11. Baden LR, El Sahly HM, Essink B, Kotloff K, Frey S, Novak R, et al. Efficacy and Safety of the mRNA-1273 SARS-CoV-2 Vaccine. N Engl J Med. 2020.
  12. Per Ljungman SC, Catherine Cordonnier, Malgorzata Mikulska, Jan Styczynski, Rafael de la Camara. COVID-19 vaccines. Version 2.0 December 21, 2020 [Available from:
  13. Paulson K. Cell Therapy Transplant Canada Position Statement on COVID-19 Vaccination.
  14. COVID-19 Vaccine in patients with haematological disorders British Society for Haematology [updated 21st December 2020. Available from:
  15. SARS-CoV-2 vaccination following haematopoietic stem cell transplant (HSCT) and chimeric antigen receptor T-cell (CAR-T) therapy. Prepared by the British Society of Blood and Marrow Transplantation and Cellular Therapy Vaccination Sub-Committee (BSBMTCT-VSC) 2021 [updated 12 January 2021. Available from:
  16. Interim Clinical Considerations for Use of mRNA COVID-19 Vaccines Currently Authorized in the United States [Available from:
  17. Input from Drs. Jeff Auletta RC, Fareed Khawaja, Genovefa Papanicolaou, Josh Hill, Julie Kanter, Alpana Waghmare, Adrian Wiestner, John Wingard. ASH-ASTCT COVID-19 and Vaccines: Frequently Asked Questions [updated Version 2.1; last updated December 23, 2020. Available from:
  18. Brockhoff R, Akan H, Duarte R, Honigl M, Klimko N, Mellinghoff SC, et al. Recommendations for COVID-19 vaccination in patients with hematologic cancer: European Hematology Association; 2021 [Available from:

Other resources: 

Authors and Affiliations:

Nada Hamad: St Vincent’s Hospital Sydney and University of New South Wales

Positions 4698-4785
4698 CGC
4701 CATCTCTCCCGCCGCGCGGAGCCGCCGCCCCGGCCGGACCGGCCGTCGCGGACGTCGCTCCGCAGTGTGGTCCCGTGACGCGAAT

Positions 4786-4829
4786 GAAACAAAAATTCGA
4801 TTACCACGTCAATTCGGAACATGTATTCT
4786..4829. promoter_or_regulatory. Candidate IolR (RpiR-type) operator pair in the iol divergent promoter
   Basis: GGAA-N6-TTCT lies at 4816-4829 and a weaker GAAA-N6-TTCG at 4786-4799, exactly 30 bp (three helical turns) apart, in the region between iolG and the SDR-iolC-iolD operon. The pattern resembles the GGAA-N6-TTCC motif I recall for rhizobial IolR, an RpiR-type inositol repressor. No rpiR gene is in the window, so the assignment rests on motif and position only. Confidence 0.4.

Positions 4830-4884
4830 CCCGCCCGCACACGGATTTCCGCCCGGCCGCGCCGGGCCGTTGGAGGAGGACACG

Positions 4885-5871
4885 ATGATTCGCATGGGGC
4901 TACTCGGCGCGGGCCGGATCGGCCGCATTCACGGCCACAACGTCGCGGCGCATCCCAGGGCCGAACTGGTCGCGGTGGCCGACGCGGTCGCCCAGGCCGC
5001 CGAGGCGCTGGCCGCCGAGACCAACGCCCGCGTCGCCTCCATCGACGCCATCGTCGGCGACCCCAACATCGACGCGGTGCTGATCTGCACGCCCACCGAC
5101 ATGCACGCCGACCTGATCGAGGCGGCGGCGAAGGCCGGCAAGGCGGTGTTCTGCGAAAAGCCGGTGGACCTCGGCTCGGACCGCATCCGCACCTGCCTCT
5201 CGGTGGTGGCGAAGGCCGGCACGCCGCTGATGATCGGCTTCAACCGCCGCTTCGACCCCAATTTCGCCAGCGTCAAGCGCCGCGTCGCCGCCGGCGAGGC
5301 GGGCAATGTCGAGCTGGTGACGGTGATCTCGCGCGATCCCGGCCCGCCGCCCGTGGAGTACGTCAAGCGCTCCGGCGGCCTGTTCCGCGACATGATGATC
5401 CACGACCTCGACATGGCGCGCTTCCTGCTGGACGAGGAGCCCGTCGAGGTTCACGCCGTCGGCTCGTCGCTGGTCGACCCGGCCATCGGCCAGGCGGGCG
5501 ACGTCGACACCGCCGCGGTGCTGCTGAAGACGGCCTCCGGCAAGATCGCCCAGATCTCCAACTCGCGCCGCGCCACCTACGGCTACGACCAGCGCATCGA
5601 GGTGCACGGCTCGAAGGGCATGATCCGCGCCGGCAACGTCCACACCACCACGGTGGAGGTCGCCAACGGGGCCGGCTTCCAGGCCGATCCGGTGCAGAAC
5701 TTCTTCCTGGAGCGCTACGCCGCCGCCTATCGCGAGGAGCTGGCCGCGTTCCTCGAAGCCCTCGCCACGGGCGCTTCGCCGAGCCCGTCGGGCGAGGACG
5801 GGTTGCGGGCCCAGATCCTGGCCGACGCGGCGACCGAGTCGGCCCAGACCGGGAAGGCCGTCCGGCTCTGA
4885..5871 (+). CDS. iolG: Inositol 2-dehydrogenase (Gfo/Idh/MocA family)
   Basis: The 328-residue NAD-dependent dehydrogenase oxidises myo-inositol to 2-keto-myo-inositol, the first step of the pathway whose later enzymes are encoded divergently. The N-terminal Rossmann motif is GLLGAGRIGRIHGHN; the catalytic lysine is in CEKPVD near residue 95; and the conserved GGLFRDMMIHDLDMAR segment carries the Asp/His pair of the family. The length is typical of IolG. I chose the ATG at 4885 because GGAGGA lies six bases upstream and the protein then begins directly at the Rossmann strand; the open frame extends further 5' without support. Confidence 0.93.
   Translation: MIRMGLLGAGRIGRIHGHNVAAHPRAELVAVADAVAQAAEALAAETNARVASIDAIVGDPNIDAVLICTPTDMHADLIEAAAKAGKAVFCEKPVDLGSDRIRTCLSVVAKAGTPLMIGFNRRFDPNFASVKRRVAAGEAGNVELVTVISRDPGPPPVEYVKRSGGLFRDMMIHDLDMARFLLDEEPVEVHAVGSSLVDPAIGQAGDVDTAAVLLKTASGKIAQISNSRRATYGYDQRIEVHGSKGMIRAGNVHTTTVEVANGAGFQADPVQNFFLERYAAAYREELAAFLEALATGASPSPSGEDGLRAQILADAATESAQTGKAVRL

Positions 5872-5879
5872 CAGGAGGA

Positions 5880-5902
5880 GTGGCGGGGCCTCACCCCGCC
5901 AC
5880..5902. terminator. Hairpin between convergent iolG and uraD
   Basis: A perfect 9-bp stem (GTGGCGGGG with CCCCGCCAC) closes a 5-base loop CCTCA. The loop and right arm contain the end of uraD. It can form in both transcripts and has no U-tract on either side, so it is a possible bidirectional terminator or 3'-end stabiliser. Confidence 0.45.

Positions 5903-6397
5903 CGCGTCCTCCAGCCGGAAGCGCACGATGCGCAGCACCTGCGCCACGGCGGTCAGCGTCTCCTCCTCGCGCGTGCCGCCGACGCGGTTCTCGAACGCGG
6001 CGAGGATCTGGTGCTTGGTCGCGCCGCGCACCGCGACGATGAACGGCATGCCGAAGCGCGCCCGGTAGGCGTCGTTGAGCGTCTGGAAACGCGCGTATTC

Michelle Ananda-Rajah: Monash Institute of Medical Engineering and Alfred Health

Nicole Gilroy: Centre for Infectious Diseases and Microbiology, Westmead Hospital

Raina MacIntyre: Kirby Institute and University of New South Wales

David Gottlieb: University of Sydney and Westmead Hospital

David Ritchie: Clinical Haematology, Peter MacCallum Cancer Centre & The Royal Melbourne Hospital

Simon Harrison: Clinical Haematology, Peter MacCallum Cancer Centre & The Royal Melbourne Hospital

Glen Kennedy: Royal Brisbane and Women’s Hospital

Anne Marie Watson: Liverpool Hospital

Matthew Greenwood: Royal North Shore Hospital

Richard Doocey: Auckland City Hospital

Travis Perera: Wellington Blood and Cancer Centre

Andrew Spencer: The Alfred Hospital and Monash University

Eric Wong: Austin Hospital

Tracey O’Brien: Sydney Children’s Hospital

Peter Shaw: University of Sydney and Westmead Hospital

Rachel Conyers: The Royal Children’s Hospital

Sam Milliken: St Vincent’s Hospital Sydney

Peter Bardy: Royal Adelaide Hospital

Phoebe Joy Ho: Royal Prince Alfred Hospital and the University of Sydney

Stephen Larsen: Royal Prince Alfred Hospital and the University of Sydney

Hock Lai: Townsville Hospital

Ashish Bajel: Clinical Haematology, Peter MacCallum Cancer Centre & The Royal Melbourne Hospital

Jason Butler: Royal Brisbane and Women’s Hospital

Campbell Tiley: Gosford Hospital and University of Newcastle

James D’Rozario: Canberra Hospital

Anna Johnston: Royal Hobart Hospital

Tara Cochrane: Gold Coast University Hospital

Tony Mills: Princess Alexandria Hospital

Ian Irving: ICON Cancer Centre

Humprey Pullon: Waikato Hospital

Duncan Purtill: Fiona Stanley Hospital